He looks like a perfect ace – tall, lean, and a low ERA. History supports him, with a 2.45 ERA in the 2015 season. David Price seems as though he descended from heaven, uniform and all, to bless which ever team has enough money to buy him. But Price is better in Boston, or at least, away from Toronto. Blue Jay fans should be thankful they weren’t “blessed” with the “gift” of Price, and be thankful for the two, “second tier” starters Toronto management did sign, Marco Estrada and J.A. Happ, even if they don’t appear as all-stars.
This offseason, the city of Toronto pleaded wherever they could to bring Price back to Toronto. The website anypricefordavid.com even pushed the boundaries of begging, with some stating they would “go streaking on the field the next time the Padres came to town” if David Price remained in Toronto. All of that came to rest when Price signed a seven year, $217 million contract with the division rival Red Sox, one of the largest in history for a pitcher. But David Price is better in Boston. In his 11 games with the team so far, Price has a dismal 5.11 ERA, despite seven wins and one loss. His WHIP (BB+H/IP) is the highest in his career since 2009, which was just his second season in the majors. Needless to say, David Price has been a dramatic disappointment for the Fenway Faithful.
J.A. Happ spent four disappointing years in Toronto, after initially being traded to the team from the Astros in 2012. His ERA over that span was 4.18, and Blue Jay fans were certainly happy to see him go. In the offseason of 2014, Happ was traded to the Mariners for Michael Saunders, where he made 20 starts, much to the same effect as with the Blue Jays, before being traded to the Pirates. Then things turned around. After working with a familiar pitching coach, Happ’s ERA in 11 starts with Pittsburgh was 1.85 with 69 strikeouts. In the offseason, he found his way back north of the border with a three year, $36 million deal that many (including myself) deemed insane. Fans questioned which Happ would show up in Toronto – Seattle or Pittsburgh? Pittsburgh. So far this season, Happ has a 3.20 ERA in 10 starts, with a 1.175 WHIP. His salary this season? $10 million. David Price is being paid triple – yes, triple – that, and is nearly twice as bad.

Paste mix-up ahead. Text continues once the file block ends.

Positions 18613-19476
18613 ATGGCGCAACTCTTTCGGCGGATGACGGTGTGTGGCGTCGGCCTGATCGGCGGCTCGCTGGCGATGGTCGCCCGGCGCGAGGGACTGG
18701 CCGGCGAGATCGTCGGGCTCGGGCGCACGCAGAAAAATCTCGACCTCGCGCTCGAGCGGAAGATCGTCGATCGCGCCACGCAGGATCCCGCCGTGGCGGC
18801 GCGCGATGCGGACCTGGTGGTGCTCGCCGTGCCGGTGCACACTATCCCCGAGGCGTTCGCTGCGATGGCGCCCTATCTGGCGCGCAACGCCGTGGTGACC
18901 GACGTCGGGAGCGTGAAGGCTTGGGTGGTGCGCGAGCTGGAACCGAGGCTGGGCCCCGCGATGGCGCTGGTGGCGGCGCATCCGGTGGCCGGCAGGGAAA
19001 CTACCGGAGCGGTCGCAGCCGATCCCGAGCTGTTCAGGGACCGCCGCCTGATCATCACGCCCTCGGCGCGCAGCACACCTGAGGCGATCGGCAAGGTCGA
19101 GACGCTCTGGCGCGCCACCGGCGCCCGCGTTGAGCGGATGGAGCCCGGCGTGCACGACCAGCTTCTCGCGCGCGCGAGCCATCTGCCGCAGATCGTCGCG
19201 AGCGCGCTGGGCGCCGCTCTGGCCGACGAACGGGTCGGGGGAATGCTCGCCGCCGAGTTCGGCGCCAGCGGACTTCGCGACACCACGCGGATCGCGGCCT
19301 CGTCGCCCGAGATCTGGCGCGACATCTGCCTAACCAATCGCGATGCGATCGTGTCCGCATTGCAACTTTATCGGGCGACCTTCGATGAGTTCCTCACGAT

Adam Lind was a Blue Jay for his entire career before being traded to the Brewers in early November, 2014, for a pitcher with a ballooned ERA and one of the highest HR9 ( HR * 9/IP) of his career at 1.7. This pitcher, Marco Estrada, although not realized at the time, would go on to become one of the best throwers in recent years for Toronto, providing a 3.13 ERA in 2015 with a 1.2 HR9. In his first year with the Blue Jays, Estrada got paid a measly $3.9 million, before the Blue Jays signed him to a two year, $26 million contract. In the 2016 season, Estrada is being paid $11.5 million, which is a bargain for his skill on the field. Compared to David Price’s 2015 salary, it is nearly one third for a pitcher an order of magnitude better.
Combined, Marco Estrada and J.A. Happ are being paid a total of $21.5 million this season. For the skills they posses, the total price would be a bargain for just one of them, let alone both. Price, with his 5.11 ERA, is being paid $30 million, while he is an order of magnitude worse. David Price is far better in Boston, Blue Jay fans.